Author Tom Stafford is a cognitive neuroscientist. The other primary co-author, Matt Webb, is an engineer and designer. Many of the "hacks" have been contributed by a large handful of others, mostly from the world of natural science research. Each hack is a probe, so to speak, into the works of the brain in its many aspects of perception - seeing, hearing, touch, attention, reasoning, memory, and more. Most of these hacks are structured into a template - introductory material on the latest science in that topic area, real-life illustrations of the topic, and suggestions for the reader to experiment with his own brain facilities. For example, have you ever thought why you can't normally tickle yourself? Hack #65 explains why and provides a work around. Many of the hacks are illustrated with graphics and others indicate links to websites where one can find text, graphics, video, and sound illustrations. Although these links are quite helpful and illuminating, it can be annoying to have to drop the book, log-on to a computer, and pull up a website before going back to the book to complete that segment.
This book is popular science about significant research and technology advances in the brain sciences. It will appeal to the many readers who like to keep up on important science matters without having to study for a college graduate program. The best chapters are those on Reasoning (Chapter 7) and Togetherness (Chapter 8) which include evidence puncturing the supposed rationality of human activities. Hack #70, for example, shows how the mere arrangement of a list can influence people's selection choices and why marking down a unit price from $20.00 to $19.99 is so significant. Hack #73 discusses the placebo effect and #75 delves lightly into Gestalt phenomenology.
The subject material seems a bit far afield for the publisher, O'Reilly Media, Inc., which has carved out a niche as a purveyor of computer-related books, many of which cover esoteric subjects. This volume of popular science seems to have been shoehorned into the structure of the popular O'Reilly "Hacks" series, but doesn't quite fit the template of compiling relatively separate clever solutions to discrete computer software problems. Rather than discrete and relatively independent segments, many of the individual hacks here really are just captions or headings separating subject matter.
The book is totally at variance with the other O'Reilly Hacks books. Those concern various hardware and software. Whereas Stafford and Webb discuss the wetware of your brain. Much of the text should be familiar to biology and psychology students. But not to programmers. The authors summarise what they consider salient concepts about the brain, in general language. Along with references to research papers in journals and websites. All this is shoehorned into the format of a Hacks book. Which is quite unlike a standard biology text layout. So the book is unconventional in several ways.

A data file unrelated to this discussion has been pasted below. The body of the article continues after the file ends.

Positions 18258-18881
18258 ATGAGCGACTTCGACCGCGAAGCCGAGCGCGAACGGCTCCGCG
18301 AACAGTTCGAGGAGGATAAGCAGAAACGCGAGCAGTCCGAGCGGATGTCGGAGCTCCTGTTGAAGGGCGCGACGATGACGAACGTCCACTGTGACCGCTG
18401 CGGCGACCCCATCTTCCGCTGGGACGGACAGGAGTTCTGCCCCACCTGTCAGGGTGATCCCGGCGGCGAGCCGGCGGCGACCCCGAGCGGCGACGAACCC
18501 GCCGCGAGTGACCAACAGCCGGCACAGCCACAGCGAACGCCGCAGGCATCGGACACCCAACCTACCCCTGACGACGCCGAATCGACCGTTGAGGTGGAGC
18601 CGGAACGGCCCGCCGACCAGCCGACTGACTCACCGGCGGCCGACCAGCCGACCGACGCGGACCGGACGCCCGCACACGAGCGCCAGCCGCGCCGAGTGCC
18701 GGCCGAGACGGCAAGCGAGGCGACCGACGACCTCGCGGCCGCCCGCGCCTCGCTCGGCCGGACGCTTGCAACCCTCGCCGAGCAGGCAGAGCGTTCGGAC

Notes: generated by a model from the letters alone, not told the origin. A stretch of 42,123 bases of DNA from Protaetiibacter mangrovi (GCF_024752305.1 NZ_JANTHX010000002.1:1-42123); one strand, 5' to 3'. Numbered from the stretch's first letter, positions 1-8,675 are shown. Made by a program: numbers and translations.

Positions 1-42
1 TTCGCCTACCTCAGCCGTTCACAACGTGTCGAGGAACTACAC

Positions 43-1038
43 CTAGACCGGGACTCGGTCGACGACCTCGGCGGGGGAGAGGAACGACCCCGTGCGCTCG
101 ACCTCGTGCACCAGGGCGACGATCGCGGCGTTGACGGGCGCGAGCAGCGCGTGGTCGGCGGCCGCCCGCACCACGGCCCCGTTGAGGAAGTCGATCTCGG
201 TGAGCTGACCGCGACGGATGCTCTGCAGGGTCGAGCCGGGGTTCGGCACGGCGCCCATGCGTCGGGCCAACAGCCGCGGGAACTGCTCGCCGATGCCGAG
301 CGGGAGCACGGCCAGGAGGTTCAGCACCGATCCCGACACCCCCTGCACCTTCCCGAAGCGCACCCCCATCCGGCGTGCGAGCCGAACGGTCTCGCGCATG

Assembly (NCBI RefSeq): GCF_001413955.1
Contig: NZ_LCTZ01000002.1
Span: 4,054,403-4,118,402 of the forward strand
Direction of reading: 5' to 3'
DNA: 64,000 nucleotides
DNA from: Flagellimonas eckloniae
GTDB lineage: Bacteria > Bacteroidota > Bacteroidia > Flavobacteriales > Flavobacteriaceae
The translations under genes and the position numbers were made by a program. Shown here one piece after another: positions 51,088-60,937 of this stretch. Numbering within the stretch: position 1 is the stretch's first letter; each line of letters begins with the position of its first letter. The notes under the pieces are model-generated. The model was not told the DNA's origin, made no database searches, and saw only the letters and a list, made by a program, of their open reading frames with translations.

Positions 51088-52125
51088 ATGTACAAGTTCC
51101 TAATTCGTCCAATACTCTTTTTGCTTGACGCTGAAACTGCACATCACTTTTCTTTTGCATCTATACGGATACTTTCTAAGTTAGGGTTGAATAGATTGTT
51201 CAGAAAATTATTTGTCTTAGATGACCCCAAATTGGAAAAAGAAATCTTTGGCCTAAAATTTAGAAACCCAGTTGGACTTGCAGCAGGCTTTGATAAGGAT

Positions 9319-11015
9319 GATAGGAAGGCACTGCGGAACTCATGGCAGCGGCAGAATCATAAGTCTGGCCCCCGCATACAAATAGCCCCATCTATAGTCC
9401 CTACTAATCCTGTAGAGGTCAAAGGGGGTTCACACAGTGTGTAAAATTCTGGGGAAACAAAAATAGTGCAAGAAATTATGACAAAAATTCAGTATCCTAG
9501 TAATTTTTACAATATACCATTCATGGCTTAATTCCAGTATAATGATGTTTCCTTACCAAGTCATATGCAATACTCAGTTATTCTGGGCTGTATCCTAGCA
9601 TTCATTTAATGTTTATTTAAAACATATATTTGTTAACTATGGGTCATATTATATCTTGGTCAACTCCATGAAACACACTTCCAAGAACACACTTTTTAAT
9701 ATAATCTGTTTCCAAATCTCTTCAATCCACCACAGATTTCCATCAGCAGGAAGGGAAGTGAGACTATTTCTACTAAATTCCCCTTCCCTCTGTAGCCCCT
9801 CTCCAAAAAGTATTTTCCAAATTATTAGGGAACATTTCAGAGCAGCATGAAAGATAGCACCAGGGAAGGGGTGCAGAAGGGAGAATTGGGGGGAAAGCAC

One of the hacks is famous in maths. There are three doors. Behind one is a prize, while the other two have goats [i.e. no prize]. You pick a door. Then the umpire looks behind the other 2 doors and opens one that has a goat. So do you switch doors or not, in order to maximise your chances of getting the prize?
You may well find the book unsatisfying. The authors make it plain that much remains unknown about the brain. A conceptual incompleteness that cannot be avoided in any text. Other Hacks books might have a solution to a hack that is code, say. Well, either it works or it does not. And if it works [the usual case], then that is that. Whereas in this book, an answer to a hack does give more information, but may often beg for deeper clarification that no one can furnish.
Each article also has a list of End Notes that give you further reading on each topic, which was really nice. Each "hack" is also cross-referenced very well with the other similar hacks, so you can bounce all over the book reading about various aspects of brain function. My favorite article discusses the "Hypnagogic State" - the sometimes brief period between wakefulness and sleep... I seem to find myself in that state quite a bit - now I have a name for it. =) =) =)
If you're interested in psychology or curious about the how and why, this could be a fun book to check out. I enjoyed it quite a bit.